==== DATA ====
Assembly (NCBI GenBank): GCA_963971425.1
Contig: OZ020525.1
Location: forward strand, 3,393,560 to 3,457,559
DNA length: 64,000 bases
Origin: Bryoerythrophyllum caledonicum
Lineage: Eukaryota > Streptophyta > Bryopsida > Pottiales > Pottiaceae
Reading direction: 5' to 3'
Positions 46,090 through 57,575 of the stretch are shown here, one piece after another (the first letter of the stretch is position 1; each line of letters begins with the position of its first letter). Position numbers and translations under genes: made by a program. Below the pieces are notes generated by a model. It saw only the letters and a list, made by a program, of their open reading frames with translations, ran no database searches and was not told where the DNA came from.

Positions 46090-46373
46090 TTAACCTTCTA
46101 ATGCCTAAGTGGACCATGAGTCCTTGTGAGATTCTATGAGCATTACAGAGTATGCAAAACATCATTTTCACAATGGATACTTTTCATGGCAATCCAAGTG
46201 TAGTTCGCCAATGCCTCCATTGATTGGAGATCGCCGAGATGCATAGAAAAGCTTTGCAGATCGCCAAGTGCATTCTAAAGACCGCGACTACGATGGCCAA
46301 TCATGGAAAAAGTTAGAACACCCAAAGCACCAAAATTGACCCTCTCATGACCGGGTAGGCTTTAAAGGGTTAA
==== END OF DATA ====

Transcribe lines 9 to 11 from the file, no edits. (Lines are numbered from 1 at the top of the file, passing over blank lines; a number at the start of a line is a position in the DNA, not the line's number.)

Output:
Positions 46090-46373
46090 TTAACCTTCTA
46101 ATGCCTAAGTGGACCATGAGTCCTTGTGAGATTCTATGAGCATTACAGAGTATGCAAAACATCATTTTCACAATGGATACTTTTCATGGCAATCCAAGTG